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Why bother with personal history?

January 3, 2017

I lost my father when I was 22 and my mother about 7 years ago. I consider myself very lucky that my father felt compelled to write his memoirs and that I have kept many years' worth of my mother's correspondence. Being able to go back and read these materials from time to time keeps their voices alive. 


What people whose parents or loved ones are living don't always realize is the complete and total finality of the exchange when a person dies. Whatever questions you wanted answered, whatever stories you loved to hear, whatever connection you had is over. The beauty of personal history is that it helps loss be minimized.


Personal history is the term I use for any work that preserves a connection with family. Some people like to see the family laid out in an extensive family tree, others want a tribute book to honor a loved one and share that person's stories with new generations. Others simply want to capture a special time, such as the experience of immigrants or soldiers. This can be done in writing, in the form of books or photo books, or through an oral history interview.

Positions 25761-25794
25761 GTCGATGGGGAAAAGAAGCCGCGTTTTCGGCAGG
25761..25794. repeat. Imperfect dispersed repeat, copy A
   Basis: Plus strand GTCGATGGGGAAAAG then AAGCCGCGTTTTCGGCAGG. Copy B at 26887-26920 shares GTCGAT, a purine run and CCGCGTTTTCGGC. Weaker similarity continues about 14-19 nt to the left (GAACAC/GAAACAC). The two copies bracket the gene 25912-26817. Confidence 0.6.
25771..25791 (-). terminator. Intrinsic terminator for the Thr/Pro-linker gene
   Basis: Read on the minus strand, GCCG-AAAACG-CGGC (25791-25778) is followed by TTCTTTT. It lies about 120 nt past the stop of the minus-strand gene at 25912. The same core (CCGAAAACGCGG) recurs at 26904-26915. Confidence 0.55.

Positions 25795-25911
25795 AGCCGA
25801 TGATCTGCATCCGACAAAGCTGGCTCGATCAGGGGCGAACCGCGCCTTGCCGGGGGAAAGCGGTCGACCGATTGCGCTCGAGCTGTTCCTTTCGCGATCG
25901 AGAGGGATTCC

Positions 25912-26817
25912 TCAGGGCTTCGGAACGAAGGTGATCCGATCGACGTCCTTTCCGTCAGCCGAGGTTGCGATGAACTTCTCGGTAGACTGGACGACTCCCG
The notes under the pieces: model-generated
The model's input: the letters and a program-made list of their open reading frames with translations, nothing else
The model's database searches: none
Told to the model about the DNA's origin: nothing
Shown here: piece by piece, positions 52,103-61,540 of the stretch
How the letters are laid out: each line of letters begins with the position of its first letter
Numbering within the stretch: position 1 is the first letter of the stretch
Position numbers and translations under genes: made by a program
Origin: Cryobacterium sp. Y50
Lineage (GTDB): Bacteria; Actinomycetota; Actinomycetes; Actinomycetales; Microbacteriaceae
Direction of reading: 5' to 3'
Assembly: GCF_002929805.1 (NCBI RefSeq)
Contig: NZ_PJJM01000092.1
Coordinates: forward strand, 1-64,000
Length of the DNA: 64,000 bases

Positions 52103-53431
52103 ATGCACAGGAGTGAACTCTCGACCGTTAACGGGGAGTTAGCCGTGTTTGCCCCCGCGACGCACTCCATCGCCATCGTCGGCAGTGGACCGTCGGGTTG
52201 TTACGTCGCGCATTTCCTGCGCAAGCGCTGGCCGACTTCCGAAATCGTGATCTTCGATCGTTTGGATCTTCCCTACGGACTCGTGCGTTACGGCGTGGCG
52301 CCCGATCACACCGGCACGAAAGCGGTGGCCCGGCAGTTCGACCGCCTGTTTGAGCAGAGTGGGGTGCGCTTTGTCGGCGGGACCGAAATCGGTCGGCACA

These are all wonderful ways to provide a meaningful connection and gift for future generations. They may not know it yet, but today's teenage grandchildren will one day tell stories to their kids about their childhood. Imagine how much richer that conversation can be when a memory book is available to show pictures and remember individuals with clarity and love.


Whatever the subject, don't do yourself the disservice of thinking family history projects are frivolous or self-indulgent. A well conducted family history book can be one of the most significant items you leave your family. 




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